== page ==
Underwatering your succulents might be a common problem, but overwatering them is much worse.

Succulent plants do not like to be overwatered, and the string of watermelons are no exception.

Therefore, the best way to water Senecio Herreanus (the other scientific name) is through the soak and dry method.

This method is simple and typical of succulent plants.

First, you will only need to soak the soil until water starts exiting the pot (more on that in the next section).

Second, you will have to wait until the top three inches of soil are dry before watering again.

String of watermelons with purple stripes in a pot

Following these two steps will help avoid overwatering your string of watermelons succulent. Indeed, if you start watering it before the soil dries up, its roots will sit in water and rot.

Additionally, overwatering will lead to mushy stems and soggy leaves.

Ultimately, root rot will result in your plant’s dying.

Still, we would suggest you don’t prolonge these periods of drought. Try and water the soil as soon as the top three inches have dried up.

Another thing to remember is that watering patterns change with seasons.

Your green friend will need more water during the hot summer days. On the contrary, you can hold off a little bit on watering during winter.

As a rule of thumb, twice a week during summertime and once every two weeks during winter is a good watering pattern.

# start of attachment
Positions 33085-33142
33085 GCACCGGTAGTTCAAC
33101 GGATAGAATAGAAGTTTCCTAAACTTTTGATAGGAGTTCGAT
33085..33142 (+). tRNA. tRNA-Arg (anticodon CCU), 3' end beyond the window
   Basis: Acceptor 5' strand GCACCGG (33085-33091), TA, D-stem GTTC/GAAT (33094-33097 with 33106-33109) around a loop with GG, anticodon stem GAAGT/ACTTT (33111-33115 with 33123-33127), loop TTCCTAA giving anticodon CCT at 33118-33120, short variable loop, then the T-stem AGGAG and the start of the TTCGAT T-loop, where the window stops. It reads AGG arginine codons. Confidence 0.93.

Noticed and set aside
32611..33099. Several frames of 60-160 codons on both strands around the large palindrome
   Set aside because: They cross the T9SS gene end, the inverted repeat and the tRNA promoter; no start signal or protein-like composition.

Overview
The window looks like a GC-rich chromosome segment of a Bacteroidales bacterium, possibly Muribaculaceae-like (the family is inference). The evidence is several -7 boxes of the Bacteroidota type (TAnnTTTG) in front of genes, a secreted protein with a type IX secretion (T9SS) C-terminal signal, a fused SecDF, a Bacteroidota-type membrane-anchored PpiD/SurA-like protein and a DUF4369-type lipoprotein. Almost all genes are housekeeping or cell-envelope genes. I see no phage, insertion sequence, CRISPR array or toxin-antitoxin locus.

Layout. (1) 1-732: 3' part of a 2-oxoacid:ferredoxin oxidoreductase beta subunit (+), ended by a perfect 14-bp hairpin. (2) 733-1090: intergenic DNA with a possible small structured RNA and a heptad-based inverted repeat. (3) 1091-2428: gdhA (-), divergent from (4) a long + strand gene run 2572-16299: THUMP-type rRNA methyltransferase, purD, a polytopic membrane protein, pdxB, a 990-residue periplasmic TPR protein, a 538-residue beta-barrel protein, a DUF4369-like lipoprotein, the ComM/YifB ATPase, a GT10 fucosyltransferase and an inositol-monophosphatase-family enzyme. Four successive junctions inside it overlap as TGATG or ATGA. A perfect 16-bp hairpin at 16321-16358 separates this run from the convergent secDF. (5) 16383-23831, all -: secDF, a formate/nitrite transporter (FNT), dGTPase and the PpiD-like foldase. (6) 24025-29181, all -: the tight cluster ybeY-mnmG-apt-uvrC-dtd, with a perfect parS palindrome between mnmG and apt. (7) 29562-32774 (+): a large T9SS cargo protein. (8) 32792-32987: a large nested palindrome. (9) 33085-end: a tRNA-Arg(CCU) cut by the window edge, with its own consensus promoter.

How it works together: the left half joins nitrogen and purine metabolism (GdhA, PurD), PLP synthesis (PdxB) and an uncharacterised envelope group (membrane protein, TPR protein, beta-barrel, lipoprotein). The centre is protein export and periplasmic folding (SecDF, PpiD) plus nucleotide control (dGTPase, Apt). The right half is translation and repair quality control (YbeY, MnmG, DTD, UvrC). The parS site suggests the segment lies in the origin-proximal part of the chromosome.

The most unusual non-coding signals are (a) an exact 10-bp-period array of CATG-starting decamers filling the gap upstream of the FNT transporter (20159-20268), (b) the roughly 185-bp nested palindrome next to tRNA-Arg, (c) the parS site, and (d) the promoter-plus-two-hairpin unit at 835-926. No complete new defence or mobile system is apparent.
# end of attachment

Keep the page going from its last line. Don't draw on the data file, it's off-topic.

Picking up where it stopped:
However, it is better not to rely on a fixed schedule. Instead, check the soil before every watering.

What soil to use for string of watermelons succulent?

Soil is closely related to watering. We have seen above that overwatering your string of watermelons is deadly.

Hence, you will need well-draining soil for this plant. You can go with regular cactus soil since it usually contains perlite and sand.

We use perlite in the soil mix for aeration. Since your plants’ roots need access to oxygen, perlite is there to fulfill that purpose.

Consequently, ensure that the soil you choose doesn’t retain too much moisture and contains enough perlite.

Potting advice

After we have discussed watering and soil, we naturally come to the complementary section: potting.

A pot with drainage holes is necessary to grow succulents.

So, in choosing a pot for your string of watermelons, make sure it has at least one big drainage hole.

Also, we suggest you avoid glass pots since they are not breathable. So, water will take longer to evaporate.

Furthermore, Terracotta pots will heat up if in direct sunlight and harm your string of watermelons succulent.

Therefore, we advise you to choose plastic pots with drainage holes as explained above.

Repotting conditions

Repotting is not necessary when it comes to your string of watermelons.

Still, you may want to repot it either to shorten the hanging parts of the stems or when you see roots poking out of the drainage holes.

Also, you may need to repot it to save it when it suffers from overwatering.

If that’s your case, start by removing the plant from the previous pot. Next, gently dry and clean the roots before putting the plant in a new pot with fresh succulent soil.

String of watermelons flowers

String of watermelons blooms with small white rounded flowers. These flowers are typical of the Curio genus.

Flower of Curio Herreanus